Decorating with Old Furniture

11 Feb 2022

Decorating with Old Furniture

You wouldn’t be mistaken to think that we have a soft spot for an antique. Purveyors of our own carefully selected, hand-crafted pieces we are, but we also understand the value of a good vintage (in more ways than one). Furniture that has been passed down to us has the ability to bring an element of softness in its sentimentality. While mixing the old and the new illustrates the very fact that our homes are ever-evolving much like we are – a unique mixture of our past, present and future. Let us also not forget that opting for a pre-loved piece is much kinder to the planet.

You may well have noticed that brown, or wooden, furniture has become increasingly popular which bodes well for antiques. Wood adds warmth and homeliness after all, but there’s also an element of personality that comes with an older piece – the story it has to tell, the era-specific style it exudes, the knocks, the dents, the patina that all bring a little something extra.

But, with so many styles to choose from, where do you begin? And what’s the secret to striking a harmonious balance between the old and the new?

Antique vs Vintage

Terms that are so often interchanged, but with a marked difference. Put simply, to be deemed an antique, it needs to be 100 years old or more, whereas a vintage piece ranges between 50-100 years old. Both can be interwoven with newer pieces (we’ll come to that a little later on) but both are also blanket terms and there are many, many styles to choose from.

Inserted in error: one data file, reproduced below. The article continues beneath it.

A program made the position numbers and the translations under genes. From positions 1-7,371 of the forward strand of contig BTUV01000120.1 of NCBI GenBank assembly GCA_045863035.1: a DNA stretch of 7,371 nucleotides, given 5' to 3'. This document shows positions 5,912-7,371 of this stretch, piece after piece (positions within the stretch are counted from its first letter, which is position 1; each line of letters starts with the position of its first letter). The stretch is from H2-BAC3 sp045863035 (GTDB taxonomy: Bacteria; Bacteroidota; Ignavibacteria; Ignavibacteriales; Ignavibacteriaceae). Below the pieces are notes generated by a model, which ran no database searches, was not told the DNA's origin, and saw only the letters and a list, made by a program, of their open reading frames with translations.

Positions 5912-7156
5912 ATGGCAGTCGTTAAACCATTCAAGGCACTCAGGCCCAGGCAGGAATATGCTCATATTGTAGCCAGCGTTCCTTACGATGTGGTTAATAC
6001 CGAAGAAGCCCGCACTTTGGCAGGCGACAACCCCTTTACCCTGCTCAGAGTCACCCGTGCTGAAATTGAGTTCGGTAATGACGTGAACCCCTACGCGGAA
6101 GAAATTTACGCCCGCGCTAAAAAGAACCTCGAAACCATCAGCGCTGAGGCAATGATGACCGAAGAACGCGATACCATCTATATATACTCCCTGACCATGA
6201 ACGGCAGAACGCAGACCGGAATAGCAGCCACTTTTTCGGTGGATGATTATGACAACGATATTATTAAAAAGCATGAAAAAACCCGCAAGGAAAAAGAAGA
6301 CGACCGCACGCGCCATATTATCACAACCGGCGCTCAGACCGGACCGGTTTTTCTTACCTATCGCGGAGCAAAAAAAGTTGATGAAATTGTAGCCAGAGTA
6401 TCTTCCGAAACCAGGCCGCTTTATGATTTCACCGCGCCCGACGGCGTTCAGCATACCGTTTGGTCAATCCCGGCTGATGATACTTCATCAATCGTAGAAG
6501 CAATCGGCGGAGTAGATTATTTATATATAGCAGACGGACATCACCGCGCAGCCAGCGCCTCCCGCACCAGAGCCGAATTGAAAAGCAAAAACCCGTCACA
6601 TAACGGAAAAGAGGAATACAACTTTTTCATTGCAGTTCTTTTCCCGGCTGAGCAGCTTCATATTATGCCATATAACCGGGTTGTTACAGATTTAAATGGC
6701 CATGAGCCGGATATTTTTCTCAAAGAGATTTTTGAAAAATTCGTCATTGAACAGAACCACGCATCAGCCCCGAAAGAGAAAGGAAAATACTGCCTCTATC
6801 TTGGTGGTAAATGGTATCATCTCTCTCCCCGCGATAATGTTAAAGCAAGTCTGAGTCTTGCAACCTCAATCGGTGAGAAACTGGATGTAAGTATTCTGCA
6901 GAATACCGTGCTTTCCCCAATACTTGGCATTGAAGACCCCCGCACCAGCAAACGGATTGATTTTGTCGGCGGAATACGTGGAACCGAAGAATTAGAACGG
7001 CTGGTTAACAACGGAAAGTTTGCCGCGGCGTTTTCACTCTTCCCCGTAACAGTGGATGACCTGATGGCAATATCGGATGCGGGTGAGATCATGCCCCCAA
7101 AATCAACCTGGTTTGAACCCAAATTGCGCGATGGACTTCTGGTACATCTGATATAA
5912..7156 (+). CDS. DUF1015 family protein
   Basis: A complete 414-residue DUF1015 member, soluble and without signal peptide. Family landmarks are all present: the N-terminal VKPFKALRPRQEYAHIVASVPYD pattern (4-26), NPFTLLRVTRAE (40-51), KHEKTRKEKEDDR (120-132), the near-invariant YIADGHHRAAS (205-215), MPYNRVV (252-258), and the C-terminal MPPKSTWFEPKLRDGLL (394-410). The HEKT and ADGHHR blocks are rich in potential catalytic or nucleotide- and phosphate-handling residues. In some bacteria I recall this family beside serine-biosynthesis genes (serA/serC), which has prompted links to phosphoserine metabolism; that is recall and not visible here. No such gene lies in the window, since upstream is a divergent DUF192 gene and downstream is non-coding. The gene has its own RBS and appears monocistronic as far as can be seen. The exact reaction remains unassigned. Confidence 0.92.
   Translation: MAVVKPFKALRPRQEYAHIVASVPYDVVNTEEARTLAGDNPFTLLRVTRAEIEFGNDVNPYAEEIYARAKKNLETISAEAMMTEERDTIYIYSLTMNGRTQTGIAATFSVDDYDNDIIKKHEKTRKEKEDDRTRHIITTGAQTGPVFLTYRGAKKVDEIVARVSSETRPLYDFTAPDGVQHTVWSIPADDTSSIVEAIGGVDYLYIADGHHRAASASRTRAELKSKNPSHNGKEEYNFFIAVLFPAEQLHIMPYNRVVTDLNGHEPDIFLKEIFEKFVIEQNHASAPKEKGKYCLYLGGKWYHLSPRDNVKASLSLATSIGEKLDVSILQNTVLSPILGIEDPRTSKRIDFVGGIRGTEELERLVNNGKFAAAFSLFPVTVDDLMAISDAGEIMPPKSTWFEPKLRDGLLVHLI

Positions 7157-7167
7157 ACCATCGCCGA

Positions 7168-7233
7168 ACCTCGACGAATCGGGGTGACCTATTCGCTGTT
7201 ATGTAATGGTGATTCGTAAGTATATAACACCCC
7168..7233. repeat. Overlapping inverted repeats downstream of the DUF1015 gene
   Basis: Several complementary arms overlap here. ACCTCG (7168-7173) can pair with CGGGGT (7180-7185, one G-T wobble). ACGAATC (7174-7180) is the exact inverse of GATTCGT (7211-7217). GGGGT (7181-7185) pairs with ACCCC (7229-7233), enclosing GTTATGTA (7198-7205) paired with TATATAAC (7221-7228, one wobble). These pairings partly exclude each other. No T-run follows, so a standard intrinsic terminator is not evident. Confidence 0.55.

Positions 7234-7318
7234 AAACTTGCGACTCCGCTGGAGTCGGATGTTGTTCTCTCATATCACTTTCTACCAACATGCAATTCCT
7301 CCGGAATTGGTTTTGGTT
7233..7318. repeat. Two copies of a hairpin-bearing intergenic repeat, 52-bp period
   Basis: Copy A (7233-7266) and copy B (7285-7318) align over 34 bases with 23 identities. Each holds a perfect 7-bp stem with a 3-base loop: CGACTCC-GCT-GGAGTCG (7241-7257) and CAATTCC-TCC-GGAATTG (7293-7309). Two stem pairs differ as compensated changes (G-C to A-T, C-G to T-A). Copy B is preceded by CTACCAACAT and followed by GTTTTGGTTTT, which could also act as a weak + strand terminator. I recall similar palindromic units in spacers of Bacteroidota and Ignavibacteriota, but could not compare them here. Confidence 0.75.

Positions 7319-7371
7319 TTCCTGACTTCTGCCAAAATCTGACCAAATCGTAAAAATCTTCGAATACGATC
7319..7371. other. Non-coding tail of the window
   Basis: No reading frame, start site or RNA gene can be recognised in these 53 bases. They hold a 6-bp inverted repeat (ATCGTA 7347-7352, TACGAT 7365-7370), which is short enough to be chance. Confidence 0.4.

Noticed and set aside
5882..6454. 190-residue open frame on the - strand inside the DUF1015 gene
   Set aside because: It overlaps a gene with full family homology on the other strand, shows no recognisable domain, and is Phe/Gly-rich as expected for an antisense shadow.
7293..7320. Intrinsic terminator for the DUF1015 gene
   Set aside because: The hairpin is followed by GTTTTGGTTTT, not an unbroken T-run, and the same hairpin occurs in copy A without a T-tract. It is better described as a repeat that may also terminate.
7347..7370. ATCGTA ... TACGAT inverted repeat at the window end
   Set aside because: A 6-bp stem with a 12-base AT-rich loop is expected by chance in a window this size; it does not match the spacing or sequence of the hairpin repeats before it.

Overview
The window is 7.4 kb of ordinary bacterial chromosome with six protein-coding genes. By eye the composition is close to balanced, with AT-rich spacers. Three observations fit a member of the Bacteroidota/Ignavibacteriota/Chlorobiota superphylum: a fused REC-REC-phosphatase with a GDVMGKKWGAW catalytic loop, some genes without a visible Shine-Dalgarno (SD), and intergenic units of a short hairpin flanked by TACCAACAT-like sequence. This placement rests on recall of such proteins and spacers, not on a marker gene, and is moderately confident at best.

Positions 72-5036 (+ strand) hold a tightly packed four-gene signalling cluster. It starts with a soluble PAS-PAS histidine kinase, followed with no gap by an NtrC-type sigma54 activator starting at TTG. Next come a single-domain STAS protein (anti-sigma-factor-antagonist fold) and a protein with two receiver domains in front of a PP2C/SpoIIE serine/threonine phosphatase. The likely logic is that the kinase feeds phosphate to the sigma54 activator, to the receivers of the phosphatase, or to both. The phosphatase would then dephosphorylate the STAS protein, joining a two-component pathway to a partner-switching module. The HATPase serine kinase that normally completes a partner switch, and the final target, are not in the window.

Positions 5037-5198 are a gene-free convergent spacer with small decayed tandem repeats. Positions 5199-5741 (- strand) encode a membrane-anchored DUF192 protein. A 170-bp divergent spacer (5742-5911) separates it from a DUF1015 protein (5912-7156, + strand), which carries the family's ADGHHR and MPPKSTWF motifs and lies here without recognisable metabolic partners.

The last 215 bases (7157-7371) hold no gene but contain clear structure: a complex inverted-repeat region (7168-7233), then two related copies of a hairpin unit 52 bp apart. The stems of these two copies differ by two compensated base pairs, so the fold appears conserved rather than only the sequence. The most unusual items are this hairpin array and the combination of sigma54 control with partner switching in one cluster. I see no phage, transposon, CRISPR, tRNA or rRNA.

Finding Your Style

There's so much to love within each era of furniture, but the key is to figure out which style naturally catches your attention. Do you have a penchant for a curved, cabriole leg? Or is there something about clean lined designs that you find ever so calming? Here are some key things to look out for in a few of our favourite british styles:

Queen Anne (1702–1760)

Often carved from cherry, maple, poplar or walnut – the aforementioned curved, cabriole leg is the definer of this style, bringing an air of grandeur without too much fuss.

Georgian (1714–1830)

Somewhat simpler in form, the pieces produced in this time period favoured straight lines but were often crafted from rich mahogany and decorated with intricate carvings – an elegant addition to a room.

Victorian (1830–1900)

An era dedicated to luxury if ever there was one – think ornate carvings, dark woods and large pieces of furniture made to take centre stage.

Edwardian (1901–1910)

Shifting from the dark and ornate to lighter woods and the use of wicker and bamboo – these pieces often have an air of playfulness about them and bring a delightful dose of texture.

Art Deco (1920–1940)

Hailing from Paris, this movement brought with it a feast for the eyes – wooden designs inlaid with mother of pearl and ivory or carved in geometric patterns – both glamorous and rather fun.

How to bring it all together

Once familiar with a few styles, it’s time to understand how to choose and use them to your advantage.

1. Choose a style – or two. By no means do you have to stick to one, but we wouldn’t suggest trying to mix too many antique styles alongside your newer pieces, so try to whittle down the features you love the most and focus on finding pieces that fit with that style.

2. Accent or centrepiece? Or both. But if you do opt for both, make sure that the antique pieces aren’t entirely dominant so that you maintain a balance between the old and the new.

3. Consider shape. This is where you can create harmony between your antiques and your newer pieces. Co-ordinating elements such as leg shape will help to achieve some coherence.

4. Play with tones. Don’t be afraid to mix darker and lighter woods – in fact, we very much love to do just that. This creates more interest and depth while suggesting your home as gradually evolved over time.

5. Get creative. Just because it was once a chest of drawers, doesn’t mean it has to be used in the same way now. Perhaps that antique chest would make the perfect washstand? Don’t be afraid to adapt its utility.

From painted and weathered large pieces of furniture to sweet and petite pots, paintings and all things inbetween, go forth and mix and match. Your home shall thank you for it…

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